Sam: I really liked it on first read. It’s embarrassing now, having seen the things Debbie pointed out, that seem so obvious. When I saw the spread with the Hopi man, I thought to myself, “I’m sure they got it right, this is the Winters we’re talking about.” That’s such a naive statement, but it was my first thought, so I just glossed over it. And like you, Elisa, I was gobsmacked by that ending.

Allie: My first reaction was just like both of yours.  That ending--so sad! So powerful! So, just, beyond words (literally)!  To be honest, I still feel that way.  That ending is one of the most powerful things I’ve seen in a picture book, ever.  This is where I need to practice my nonbinary thinking: The book has incredible merits; the book erases Pueblo people.  These things are both true.

Elisa: Sam, that hope (“I’m sure they got it right”) is something I’ve noticed myself having. I find myself wanting to take the easy route of just going with the flow and trusting that a book (especially from a publisher or author whose past work I admire) is authentic and accurate. Looking critically and asking questions can be tough work. It definitely pulls me “out” of the narrative, which is why almost subconsciously I find myself resisting and wanting to “gloss over” as you put it. I have grown accustomed to getting to stay “in” the books I read. I try to remember that so many readers NEVER get to stay “in” (and some never get “in” at all) because the world of children’s literature has never been inclusive to them.

Allie: What you’re describing is, I think, a set of skills that are not prioritized in library school.  I’m reminded of this post that Megan wrote about her process of letting go of A Fine Dessert a year and a half ago.

I need to practice that skill of letting go.  It is a professional skill.  When I love a book for a particular reason, and then find out that it contains one (or more) problematic elements, I need to do what Megan did with A Fine Dessert: Sit. Breathe. Think. Go through whatever mental process I need to go through.  Then, practice saying the words “I changed my mind.”

Megan’s older post is, in fact, so completely on-point here that I want to quote from it:

I cannot ignore the voices of those who have helped me understand something I didn't consider before: No matter how thoughtful the intent was in depicting this mother and child, the end result is that it can be seen as perpetuating painful imagery of "happy" slaves.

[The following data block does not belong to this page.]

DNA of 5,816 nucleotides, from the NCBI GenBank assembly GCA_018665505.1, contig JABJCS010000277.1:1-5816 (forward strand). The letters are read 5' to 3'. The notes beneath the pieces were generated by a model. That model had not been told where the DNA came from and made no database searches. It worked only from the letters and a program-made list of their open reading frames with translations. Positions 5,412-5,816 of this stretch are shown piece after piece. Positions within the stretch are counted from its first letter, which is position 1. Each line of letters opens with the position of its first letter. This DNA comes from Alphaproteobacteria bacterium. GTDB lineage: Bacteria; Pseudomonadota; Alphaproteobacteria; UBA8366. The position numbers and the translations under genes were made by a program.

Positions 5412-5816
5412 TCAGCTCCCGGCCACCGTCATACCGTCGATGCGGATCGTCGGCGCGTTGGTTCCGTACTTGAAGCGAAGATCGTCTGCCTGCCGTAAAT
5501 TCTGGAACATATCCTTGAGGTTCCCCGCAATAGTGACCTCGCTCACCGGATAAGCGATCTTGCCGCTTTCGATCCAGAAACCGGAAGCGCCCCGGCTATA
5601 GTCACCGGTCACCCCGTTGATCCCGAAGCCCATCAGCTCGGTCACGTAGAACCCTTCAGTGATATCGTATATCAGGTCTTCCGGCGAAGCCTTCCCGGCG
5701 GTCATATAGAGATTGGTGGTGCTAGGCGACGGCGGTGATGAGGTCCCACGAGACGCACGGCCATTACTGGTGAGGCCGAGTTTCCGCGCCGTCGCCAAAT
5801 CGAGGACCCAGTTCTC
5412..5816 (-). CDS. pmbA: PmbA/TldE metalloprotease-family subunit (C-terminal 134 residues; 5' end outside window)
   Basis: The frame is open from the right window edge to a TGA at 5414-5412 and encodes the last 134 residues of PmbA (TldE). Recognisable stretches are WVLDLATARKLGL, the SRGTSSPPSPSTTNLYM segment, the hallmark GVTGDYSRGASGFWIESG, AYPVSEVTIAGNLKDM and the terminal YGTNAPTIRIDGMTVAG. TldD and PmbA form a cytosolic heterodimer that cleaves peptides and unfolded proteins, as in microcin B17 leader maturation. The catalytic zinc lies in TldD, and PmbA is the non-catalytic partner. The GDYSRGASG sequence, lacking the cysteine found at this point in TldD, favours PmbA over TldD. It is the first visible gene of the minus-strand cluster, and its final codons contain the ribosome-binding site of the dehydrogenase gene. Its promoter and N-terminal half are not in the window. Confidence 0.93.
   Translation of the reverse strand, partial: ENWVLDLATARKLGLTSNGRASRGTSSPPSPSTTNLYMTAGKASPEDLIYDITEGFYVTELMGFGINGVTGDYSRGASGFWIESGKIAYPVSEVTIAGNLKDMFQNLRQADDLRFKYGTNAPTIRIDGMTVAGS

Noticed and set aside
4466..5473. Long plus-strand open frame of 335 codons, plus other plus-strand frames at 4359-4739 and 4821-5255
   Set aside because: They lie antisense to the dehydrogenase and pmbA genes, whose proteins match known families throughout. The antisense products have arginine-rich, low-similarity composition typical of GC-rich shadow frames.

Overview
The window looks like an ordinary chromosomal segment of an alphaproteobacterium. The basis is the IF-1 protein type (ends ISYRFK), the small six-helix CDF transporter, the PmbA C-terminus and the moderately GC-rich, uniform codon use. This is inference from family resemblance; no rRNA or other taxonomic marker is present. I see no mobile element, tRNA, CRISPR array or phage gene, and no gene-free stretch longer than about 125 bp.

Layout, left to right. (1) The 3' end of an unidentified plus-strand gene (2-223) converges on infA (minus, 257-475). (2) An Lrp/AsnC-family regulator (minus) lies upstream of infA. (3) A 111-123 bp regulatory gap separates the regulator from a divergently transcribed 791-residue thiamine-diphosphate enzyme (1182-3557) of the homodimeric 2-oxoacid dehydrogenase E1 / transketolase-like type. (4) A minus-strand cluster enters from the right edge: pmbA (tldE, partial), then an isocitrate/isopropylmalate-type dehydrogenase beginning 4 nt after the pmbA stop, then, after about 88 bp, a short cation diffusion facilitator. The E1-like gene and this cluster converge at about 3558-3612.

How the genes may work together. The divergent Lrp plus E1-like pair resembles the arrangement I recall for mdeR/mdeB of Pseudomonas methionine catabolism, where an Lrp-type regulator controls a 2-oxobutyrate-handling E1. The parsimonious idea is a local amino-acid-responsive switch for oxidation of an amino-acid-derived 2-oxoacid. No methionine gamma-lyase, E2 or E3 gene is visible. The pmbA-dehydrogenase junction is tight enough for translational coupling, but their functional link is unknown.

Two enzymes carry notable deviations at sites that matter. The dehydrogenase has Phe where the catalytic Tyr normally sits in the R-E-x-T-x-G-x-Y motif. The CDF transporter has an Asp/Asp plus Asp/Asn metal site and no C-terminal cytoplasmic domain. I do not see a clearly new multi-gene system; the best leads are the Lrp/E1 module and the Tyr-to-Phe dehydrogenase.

Am I ashamed I didn't see this myself? Yes. Because it's the kind of thing I'd like to think I wouldn't miss.

But I'm not so ashamed that I'm going to dig in my heels.

I can let go of A Fine Dessert.

Did I come to this decision easily? No. Am I sad about letting go of the book? Yes.

But it's a small sadness.

Yes, I still appreciate many other things about A Fine Dessert, but I can also accept that this is a fault it cannot overcome for me when it comes to recommending it to librarians and teachers.

Swap The Secret Project in for A Fine Dessert, and alter that second line to read, “No matter how thoughtful the intent was in depicting the setting, or how successfully it communicates the massive global and moral implications of developing nuclear weaponry, the end result is that it erases Pueblo people from this story.”

Elisa: Yep. It is admittedly tough to come to terms with the fact that a title you first thought was excellent, or even haven’t read yet but want so much to be flawless, misses the mark...but again, tough for whom? Is it as tough as being a Native reader who sees (to quote Debbie Reese’s recent post) The Secret Project as yet another book in the “ever-growing pile of books in which this or that topic is more important than Native people?” Whose reactions and feelings are being prioritized if criticism is ignored? And there is plenty to talk about with regards to the way the conversation about this book played out after concerns were being discussed.

Allie: I followed the way the conversation unfolded with great interest.  I had hopes that this would become a groundbreaking case of mainstream non-binary thinking, that we could acknowledge the merits of the book, and talk about how powerful that ending is, and also acknowledge the ways in which it erases Pueblo people, and what implications that has in the context of our history and our world.  Instead, I saw the same patterns as always, and found myself asking the same questions as always.